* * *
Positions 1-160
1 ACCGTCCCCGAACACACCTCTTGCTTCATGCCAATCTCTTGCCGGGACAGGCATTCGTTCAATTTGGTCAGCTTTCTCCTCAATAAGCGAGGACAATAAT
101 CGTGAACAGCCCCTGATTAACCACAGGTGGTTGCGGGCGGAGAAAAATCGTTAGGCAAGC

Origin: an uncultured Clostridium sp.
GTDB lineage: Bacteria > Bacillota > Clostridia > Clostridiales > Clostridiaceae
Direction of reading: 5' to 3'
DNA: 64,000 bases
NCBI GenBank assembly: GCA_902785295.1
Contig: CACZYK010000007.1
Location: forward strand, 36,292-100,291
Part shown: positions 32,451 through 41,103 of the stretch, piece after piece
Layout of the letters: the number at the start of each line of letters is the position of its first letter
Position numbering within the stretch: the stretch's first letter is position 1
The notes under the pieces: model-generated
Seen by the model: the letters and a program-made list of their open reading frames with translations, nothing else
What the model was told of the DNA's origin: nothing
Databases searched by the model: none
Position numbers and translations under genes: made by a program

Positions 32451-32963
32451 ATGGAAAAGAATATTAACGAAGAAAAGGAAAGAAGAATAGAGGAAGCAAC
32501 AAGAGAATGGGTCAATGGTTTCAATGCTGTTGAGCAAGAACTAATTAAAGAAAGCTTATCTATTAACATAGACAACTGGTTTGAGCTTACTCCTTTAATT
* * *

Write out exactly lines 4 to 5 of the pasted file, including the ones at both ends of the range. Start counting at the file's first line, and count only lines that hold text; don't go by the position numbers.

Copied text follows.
Origin: an uncultured Clostridium sp.
GTDB lineage: Bacteria > Bacillota > Clostridia > Clostridiales > Clostridiaceae